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JavaOne Exhaustion (with links!)

Posted by joshy on May 19, 2008 at 1:46 PM PDT

So another JavaOne has come to an end. This time I think I finally tried to simply do too much. I'm lucky I didn't get the Moscone flu. Still, all in all, I think we had a good showing. I'm disappointed that the JavaFX SDK had to wait until July, but I'm glad we made the decision to put quality above meeting a conference deadline. Plus, there's a whole lot more to JavaFX than what's in the forthcoming SDK, which I'll discuss later this week. I've also been collecting links and cool demos to feature on our new website. You'll see some of them go up in the following months.

The video blogging went well. We even got an interview with Fabrizio Giudici in both english and italian (fortunately Rachel Hill, our video blogger, knows italian). I simply said "grazie". Look for this interview and more coming up soon in Rachel's blog.

Joshua Smith, a nice guy I met in the pavilion, has been working on some cool JavaFX demos that he showed in his session. Here's an article about his demos.

A shout out to Bruno. I'm sorry I forgot to ask before using your picture in the Connected Life demo. I promise to create fake friends for my fake user in the future. :)

JavaFX is getting favorable coverage in the news,
here,
here,
here (video),
and from RedMonk here
,
all despite my demo crashing.

By the way, I'd like to state for the record that my demo really did crash due to network congestion in Moscone. Or rather, there was a race condition in my (Java) threading code which only became a problem when the network is slow. That's why my demo ran fine a few hours earlier when Moscone was empty. Most importantly, the new Java browser plugin did exactly what it was supposed to do. When my app seg-faulted it didn't take down the browser. We just hit the refresh button and the applet came back. That's the strength of our new plugin and it makes all sorts of things possible. I have since rewritten the offending code in my demo so you can expect to see a live version of it later.

In other news, there's been a lot of interesting discussion about what an RIA is and if it makes sense at all (vs. pure thin solutions like AJAX). Check out my discussion on the JavaOne Pavilion floor with Hani, Carlos, and Pete.

Well, that's it for now. I've noticed some confusion about JavaFX and it's availability, so look for some more info from me later this week. See you soon.

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Comments

Hi Joshua, I'm a bit confused about what JMC and this partnership with on2 will bring. Is there any information whatsoever available yet on what media formats will be supported? If not, any idea when?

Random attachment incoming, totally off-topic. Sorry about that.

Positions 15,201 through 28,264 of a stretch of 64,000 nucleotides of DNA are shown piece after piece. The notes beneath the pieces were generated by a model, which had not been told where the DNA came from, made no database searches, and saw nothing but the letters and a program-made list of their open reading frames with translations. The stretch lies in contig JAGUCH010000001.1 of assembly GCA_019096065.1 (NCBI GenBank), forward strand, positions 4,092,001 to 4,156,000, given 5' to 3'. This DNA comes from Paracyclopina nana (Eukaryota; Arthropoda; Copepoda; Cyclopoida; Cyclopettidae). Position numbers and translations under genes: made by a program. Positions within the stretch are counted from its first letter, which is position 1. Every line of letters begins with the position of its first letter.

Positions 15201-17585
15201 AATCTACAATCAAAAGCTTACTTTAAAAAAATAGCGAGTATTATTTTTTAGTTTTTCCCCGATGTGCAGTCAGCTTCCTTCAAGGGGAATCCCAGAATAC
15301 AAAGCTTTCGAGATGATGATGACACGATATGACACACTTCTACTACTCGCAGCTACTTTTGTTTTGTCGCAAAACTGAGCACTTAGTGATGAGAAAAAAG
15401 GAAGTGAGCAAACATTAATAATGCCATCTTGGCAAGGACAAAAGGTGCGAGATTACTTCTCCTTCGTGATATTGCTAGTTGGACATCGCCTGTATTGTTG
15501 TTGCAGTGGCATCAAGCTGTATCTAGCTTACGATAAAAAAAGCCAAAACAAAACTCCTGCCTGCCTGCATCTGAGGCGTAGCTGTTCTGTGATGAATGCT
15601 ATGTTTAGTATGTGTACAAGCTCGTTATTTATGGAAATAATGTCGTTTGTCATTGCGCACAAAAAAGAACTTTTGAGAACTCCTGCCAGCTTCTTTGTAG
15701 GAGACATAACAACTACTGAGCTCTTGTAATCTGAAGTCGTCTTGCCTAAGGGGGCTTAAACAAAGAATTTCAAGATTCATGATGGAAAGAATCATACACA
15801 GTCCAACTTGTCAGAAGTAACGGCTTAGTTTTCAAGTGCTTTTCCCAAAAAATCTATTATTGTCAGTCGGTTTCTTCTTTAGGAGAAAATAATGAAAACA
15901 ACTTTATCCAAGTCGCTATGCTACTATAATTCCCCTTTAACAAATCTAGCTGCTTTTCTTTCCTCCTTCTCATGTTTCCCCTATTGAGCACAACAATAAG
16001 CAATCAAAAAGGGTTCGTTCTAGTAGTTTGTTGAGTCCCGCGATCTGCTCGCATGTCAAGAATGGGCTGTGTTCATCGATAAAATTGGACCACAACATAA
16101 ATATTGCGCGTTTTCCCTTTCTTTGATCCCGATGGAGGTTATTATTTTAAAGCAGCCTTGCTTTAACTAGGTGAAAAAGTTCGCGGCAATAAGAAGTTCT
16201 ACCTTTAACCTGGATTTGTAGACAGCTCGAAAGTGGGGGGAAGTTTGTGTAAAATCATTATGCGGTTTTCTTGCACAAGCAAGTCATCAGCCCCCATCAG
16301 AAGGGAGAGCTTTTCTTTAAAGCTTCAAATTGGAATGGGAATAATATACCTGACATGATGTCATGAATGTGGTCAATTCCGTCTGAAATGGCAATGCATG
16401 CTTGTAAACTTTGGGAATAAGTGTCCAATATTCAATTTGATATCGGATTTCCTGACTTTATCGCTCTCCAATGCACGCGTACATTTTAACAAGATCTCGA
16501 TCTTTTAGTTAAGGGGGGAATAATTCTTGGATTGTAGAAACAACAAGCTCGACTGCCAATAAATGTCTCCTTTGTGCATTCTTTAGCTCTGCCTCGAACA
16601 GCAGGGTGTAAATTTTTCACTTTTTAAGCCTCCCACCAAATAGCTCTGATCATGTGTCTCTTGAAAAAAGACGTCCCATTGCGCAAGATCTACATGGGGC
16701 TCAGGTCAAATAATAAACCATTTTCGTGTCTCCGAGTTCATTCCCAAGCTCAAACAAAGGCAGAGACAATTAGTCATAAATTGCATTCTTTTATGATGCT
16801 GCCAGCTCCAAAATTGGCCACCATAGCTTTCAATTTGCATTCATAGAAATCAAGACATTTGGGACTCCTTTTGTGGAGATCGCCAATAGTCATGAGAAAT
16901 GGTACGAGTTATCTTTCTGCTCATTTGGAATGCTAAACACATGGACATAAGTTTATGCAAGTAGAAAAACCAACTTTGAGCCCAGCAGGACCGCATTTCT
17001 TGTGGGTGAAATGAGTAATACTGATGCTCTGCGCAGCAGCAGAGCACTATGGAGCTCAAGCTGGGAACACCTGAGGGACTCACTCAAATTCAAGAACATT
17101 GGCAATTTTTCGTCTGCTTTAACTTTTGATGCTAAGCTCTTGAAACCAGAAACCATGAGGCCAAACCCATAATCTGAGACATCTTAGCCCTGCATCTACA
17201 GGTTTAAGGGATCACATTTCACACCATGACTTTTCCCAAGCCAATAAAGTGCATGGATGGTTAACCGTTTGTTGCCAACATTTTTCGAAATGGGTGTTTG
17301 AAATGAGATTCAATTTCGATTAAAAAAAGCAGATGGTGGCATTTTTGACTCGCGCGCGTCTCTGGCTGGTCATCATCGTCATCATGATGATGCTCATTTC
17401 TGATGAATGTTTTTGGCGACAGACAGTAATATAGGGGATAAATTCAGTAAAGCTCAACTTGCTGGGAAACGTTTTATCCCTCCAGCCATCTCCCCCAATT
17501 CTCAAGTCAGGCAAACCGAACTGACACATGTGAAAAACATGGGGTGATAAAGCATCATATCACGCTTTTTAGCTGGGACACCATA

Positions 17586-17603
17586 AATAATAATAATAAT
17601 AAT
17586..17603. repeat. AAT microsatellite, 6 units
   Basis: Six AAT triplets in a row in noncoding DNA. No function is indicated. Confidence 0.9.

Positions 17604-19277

Oh my, I hoped that Rachel forgot about my interview... I remember quite a number of goofs :-) Anyway, it was a great pleasure for me to meet both of you.

For the JavaFX bugs and delays... hold on guys, we'll wait. At this point a couple of months won't make a difference - the only important thing is that it works. It has been important for us to see the cool demos because now we know it's worth to wait a bit. And I think that most people understands that Sun's mistakes have been in the past, when they didn't pay enough attention to the desktop, while now you're about fixing this, and it needs a lot of work.

Talking about funny bugs, and of course much much much simpler systems, I had to fight hard a bug in my demo, that appeared only when I landed in SF. It was related to the (lack of) timezone in photos' timestamps. Up to ten days ago, I had only run blueMarine in CET... :-)

I'd like to make a comment about the video in this post. Hani(I think) is way off is his assessment about RIA, and his proclamation that the web has won. Well first of all, his terminology is totally confused when he kept saying that the "web has won" where he clearly meant that the browser has won. Any of the RIA technology mentioned above IS a web "delivery" technology just like the browser is, and we shouldn't be confusing, or equating one with the other if we're hoping to make an intelligent analysis. Now let's move on to the "browser has won" proclamation. One of the biggest travesty of the web era, is that through some unfortunate sequence of the events, the browser has been allowed to defy the law of physics, and to morph from a mere web app, into some kind of a general purpose web client runtime platform. Now we are faced with this sad, and backassward situation where the browser cart is pulling a whole horde of web app horses. The browser was never intended to be a platform, and it really shows how lousy it is at that. And to top it off you got JavaScript (the C++ of dynamic script languages) as the language for that platform. Add to that all sorts of browser incompatibilities, and now you're cooking. And you tell me the browser has won. God help us if it did.

Hi Joshua, I have been trying to get in touch with an old friend who moved to Prague and saw your very old post about your visit over there. Could you possibly pass my details onto him for me. He is Doug Matthews & his wife Blanca, an ask them to call me or email me? ssr@bethere.co.uk, they have my number. Many thanks from Sue Sheils-Reddin

Maybe he intended "the web has won, and crawled up our asses" :-)

sialivi there are no public details at this time beyond the press release. Sorry.

Surely a Rich Internet App is ... "an application with the functional sophistication of a desktop app, and the omnipresence of a web page" ...?